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Ross: No lies in Britain, but it’s OK to ‘feed the base’ in America

Boris Johnson in May 2019. He is in the running for leader of the Conservative party following the announcement of Prime Minister Theresa May's resignation. (Summers/Getty Images)

In London a judge has issued summons against the man who could be Britain’s next prime minister. Boris Johnson, member of parliament, former mayor of London, stands accused of lying to the public during the 2016 Brexit campaign.

His lie was in how he repeatedly claimed, in public, that Britain was being forced to pay 350 million pounds per week for membership in the European Union. Whereas the true amount is 250 million pounds. That’s the lie. We’re not talking about lying under oath. This is just plain old regular lying. Or what we in America call “campaigning.”

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And that’s not all. I asked Darren Adam about this. He hosts a talk show in London. What is the potential penalty if Johnson is convicted of lying?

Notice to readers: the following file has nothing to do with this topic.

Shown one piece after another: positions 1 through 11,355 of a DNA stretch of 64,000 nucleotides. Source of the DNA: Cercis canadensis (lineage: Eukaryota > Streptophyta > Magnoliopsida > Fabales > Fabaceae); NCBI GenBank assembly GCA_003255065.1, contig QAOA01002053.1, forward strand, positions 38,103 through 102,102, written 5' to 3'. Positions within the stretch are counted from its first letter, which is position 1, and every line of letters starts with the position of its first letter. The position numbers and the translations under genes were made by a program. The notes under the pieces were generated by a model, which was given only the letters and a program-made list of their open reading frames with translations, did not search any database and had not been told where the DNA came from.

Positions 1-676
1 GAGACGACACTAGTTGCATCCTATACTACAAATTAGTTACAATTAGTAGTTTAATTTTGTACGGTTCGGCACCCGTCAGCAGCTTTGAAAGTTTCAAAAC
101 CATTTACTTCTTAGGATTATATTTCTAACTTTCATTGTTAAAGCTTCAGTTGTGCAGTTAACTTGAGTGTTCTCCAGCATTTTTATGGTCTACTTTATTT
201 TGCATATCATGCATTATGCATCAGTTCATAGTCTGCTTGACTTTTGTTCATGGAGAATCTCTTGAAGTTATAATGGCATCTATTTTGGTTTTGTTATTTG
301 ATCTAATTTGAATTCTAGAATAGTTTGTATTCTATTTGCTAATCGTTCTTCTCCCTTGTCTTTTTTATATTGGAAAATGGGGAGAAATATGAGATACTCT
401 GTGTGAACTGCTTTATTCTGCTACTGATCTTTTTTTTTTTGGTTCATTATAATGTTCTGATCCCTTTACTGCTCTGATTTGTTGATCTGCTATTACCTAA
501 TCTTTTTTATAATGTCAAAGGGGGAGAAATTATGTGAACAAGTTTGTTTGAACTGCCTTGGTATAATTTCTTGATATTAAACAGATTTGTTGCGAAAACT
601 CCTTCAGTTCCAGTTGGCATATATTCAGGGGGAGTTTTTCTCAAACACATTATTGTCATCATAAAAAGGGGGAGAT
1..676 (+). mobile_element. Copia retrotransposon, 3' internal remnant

“It’s life in prison,” Adam laughed. “Ha! That is not going to happen.”

Adam was very happy to talk to me about this, because under British law he can’t talk about it on his own show!

“We can’t talk about this story in the UK because it’s now a live court case,” he said.

So there it is. No wonder the UK is no longer a superpower.

Here in the United States, if a politician lies it’s called “feeding the base.” If it wasn’t legal, the base would starve.

Our free market taught us long ago that there’s no market for facts. Especially when they’re boring. Otherwise, reporters would be rich, and Mark Zuckerburg would have founded FactBook.

Listen to Dave Ross weekday mornings from 5-9 a.m. on KIRO Radio, 97.3 FM. Subscribe to the podcast here.

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